How To Delete All Saved Passwords on Chrome
If you’re like the majority of internet users, you’ve probably created more than a few accounts so far. Social media platforms, subscription services, and all kinds of websites require you to join their community by signing up.
With time, keeping track of all your login info becomes increasingly hard. Browsers take advantage of this and offer you an easy way of accessing websites by remembering your login info. It’s a sneaky way of securing your loyalty. You’d want to use the browser on all your devices so that you can sync your login info.
However convenient this might be, it doesn’t come without flaws.
First of all, you’re bound to forget your passwords after a while. Maybe even your usernames.
Also, what happens if you’re not the only one using your computer? Maybe your family members have access to it or you want to lend it to a friend. In this case, you’ll want to make sure nobody can log into your accounts. Thankfully, there’s a convenient solution to this problem. You’d make sure to log out of your Gmail account on Chrome and your login info won’t show up in settings anymore.
To be absolutely sure, the brute force method would be to delete all saved passwords.
Deleting All Passwords the Easy Way
- Deleting All Passwords the Easy Way
- Open Google Chrome.
- Hit Ctrl + Shift + Delete on your keyboard. This will open a pop-up window that allows you to clear your browsing data.
- Go to the Advanced
- Make sure that the timeframe is set to All time.
- Click on the checkbox next to Passwords, along with all other data you want to remove.
- Click Clear Data to delete all passwords and selected data.
- Preventing Google Chrome from Prompting to Save Passwords
- What to Do with Your Passwords?
- The Final Word
Unless you pause tracking, Google Chrome holds your browsing data such as your history, cookies, and passwords that you allow it to save. You can remove all this data in a few simple steps.
Open Google Chrome.
Go to the Advanced
Make sure that the timeframe is set to All time.
Click on the checkbox next to Passwords, along with all other data you want to remove.
Click Clear Data to delete all passwords and selected data.
This shouldn’t take more than a couple of minutes.
If you can’t access the Clear browsing data window using the hotkeys, you can do it manually by typing chrome://history into the address bar and select Clear browsing data, and then follow steps 3-6 in the above tutorial.
This will delete all your passwords permanently, so you’ll be asked to enter the login data when you try to log into a website, after which Chrome will once again ask you if you want to save the password.
If you’d like to tell Chrome to forget about this, there’s an easy way to do so.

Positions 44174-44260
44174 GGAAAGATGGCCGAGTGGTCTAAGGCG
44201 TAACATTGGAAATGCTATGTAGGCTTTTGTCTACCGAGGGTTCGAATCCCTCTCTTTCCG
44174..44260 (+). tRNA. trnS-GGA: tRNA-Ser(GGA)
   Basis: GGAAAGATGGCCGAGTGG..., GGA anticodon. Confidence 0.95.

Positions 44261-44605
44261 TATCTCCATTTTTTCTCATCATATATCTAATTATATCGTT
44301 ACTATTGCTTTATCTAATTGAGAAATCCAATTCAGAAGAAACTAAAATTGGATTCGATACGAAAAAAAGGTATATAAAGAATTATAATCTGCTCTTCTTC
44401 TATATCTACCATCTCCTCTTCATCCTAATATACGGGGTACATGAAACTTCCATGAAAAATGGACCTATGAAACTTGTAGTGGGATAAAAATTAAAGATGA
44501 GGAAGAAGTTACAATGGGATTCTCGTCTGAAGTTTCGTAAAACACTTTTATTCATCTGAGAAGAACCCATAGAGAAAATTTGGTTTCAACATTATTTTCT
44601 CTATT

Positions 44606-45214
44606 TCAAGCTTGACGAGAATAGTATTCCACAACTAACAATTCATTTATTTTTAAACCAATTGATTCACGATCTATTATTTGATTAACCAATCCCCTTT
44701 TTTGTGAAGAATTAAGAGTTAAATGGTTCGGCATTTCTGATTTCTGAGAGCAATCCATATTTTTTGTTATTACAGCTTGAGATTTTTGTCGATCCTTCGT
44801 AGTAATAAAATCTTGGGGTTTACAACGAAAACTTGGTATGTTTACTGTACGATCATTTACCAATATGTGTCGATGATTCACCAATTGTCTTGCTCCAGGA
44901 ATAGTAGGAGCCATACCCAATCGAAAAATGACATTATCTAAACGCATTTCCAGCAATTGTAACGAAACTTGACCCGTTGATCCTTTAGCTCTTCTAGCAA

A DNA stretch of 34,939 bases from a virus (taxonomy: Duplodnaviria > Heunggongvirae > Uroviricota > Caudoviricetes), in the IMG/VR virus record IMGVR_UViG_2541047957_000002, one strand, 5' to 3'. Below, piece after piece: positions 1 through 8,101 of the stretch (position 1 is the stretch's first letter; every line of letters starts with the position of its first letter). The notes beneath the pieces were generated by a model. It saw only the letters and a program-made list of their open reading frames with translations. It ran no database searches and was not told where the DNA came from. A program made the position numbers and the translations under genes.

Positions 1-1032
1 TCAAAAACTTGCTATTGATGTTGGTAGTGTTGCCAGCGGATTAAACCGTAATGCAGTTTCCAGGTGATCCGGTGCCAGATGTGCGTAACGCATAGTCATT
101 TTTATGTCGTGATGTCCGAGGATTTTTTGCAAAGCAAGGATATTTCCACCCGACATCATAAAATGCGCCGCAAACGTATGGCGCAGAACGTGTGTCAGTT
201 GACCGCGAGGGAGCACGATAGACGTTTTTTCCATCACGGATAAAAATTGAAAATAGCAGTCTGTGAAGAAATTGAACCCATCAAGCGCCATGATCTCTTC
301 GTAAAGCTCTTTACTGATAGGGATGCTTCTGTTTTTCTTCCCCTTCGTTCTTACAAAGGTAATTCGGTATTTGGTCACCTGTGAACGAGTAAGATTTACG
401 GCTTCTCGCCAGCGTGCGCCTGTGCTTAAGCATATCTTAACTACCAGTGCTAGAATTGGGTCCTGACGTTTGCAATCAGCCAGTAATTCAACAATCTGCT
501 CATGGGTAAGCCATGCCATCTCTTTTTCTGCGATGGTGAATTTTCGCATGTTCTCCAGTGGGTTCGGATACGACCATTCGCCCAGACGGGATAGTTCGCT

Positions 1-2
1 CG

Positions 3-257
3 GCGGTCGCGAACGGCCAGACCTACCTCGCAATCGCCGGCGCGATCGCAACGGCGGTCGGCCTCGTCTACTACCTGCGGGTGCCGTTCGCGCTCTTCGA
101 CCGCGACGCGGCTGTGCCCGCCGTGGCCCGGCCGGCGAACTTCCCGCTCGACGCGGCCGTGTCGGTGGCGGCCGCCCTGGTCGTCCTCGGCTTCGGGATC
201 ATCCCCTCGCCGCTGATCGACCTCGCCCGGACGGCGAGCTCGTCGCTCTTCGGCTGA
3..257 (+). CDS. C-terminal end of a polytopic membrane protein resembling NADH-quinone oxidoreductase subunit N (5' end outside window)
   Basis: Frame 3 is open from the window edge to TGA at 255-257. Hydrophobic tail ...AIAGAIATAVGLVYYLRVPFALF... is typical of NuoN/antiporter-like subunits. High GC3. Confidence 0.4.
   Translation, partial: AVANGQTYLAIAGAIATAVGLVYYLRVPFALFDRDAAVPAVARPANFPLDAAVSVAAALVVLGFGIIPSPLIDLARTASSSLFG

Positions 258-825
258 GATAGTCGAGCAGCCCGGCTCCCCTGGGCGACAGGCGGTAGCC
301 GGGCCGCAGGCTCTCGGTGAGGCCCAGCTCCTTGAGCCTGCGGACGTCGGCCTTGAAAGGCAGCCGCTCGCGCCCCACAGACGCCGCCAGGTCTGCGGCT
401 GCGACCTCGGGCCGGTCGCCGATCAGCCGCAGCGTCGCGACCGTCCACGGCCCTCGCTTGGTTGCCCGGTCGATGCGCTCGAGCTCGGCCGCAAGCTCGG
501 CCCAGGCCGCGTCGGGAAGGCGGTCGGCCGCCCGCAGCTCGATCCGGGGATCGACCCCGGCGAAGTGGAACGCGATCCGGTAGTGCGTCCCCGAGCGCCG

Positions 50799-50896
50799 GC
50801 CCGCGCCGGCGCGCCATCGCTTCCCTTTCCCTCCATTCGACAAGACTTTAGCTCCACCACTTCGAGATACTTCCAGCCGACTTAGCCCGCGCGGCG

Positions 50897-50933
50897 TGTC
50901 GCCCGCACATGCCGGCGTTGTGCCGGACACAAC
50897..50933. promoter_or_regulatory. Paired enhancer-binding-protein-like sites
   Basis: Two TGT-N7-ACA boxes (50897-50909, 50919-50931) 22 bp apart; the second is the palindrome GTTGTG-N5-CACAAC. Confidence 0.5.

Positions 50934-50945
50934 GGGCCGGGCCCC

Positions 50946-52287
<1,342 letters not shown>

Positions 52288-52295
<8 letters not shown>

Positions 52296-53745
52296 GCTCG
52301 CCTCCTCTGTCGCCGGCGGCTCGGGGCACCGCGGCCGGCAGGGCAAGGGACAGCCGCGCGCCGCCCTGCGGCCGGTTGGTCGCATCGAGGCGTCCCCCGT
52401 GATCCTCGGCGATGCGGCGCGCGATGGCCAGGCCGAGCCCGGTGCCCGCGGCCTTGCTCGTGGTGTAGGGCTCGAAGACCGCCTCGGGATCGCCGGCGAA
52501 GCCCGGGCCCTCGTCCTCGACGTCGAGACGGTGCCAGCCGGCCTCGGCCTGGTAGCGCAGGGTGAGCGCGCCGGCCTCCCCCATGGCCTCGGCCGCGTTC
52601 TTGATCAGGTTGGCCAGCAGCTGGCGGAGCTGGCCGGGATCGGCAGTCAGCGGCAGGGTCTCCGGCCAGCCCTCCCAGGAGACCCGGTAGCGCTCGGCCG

Preventing Google Chrome from Prompting to Save Passwords
If you’re annoyed by the pop-up window that shows up every time you try to log into a new website, you can turn this option off within Google Chrome’s settings. Here’s what you have to do:
Open Google Chrome.
Go to Settings.
Find Passwords and Forms and uncheck the Offer to save your web passwords (Note that you may have to hit Show advanced settings first for older versions of Chrome.)
After you do this, Chrome will no longer ask you to save passwords. If you change your mind, you can always toggle this option back on.
What to Do with Your Passwords?
Are there any alternatives to Chrome remembering your passwords? In fact, there are at least a couple of options.
You can go old school and write the passwords down on a piece of paper. However, this might not be the best idea, as there’s always a chance that someone might find it.
Instead, you could benefit from a password manager app. There are a ton of them out there and they’re a secure way of remembering your passwords. They’re available for desktop and mobile devices, so you can access your passwords whenever you need them.
It’s important to mention that you should only go with a password app that has a good track record. And this usually means an established company that you’d feel comfortable entrusting your login info with.
The Final Word
Generally, the only device you’ll want Chrome to save your passwords on is the one that nobody uses but you. If there’s a chance that other people might get access to Chrome from your device, you can also choose to log out of Chrome instead of deleting all passwords.
Password managers are the gold standard when it comes to keeping your passwords safe, so you may want to give them a try. If you have, share your recommendations in the comments section below.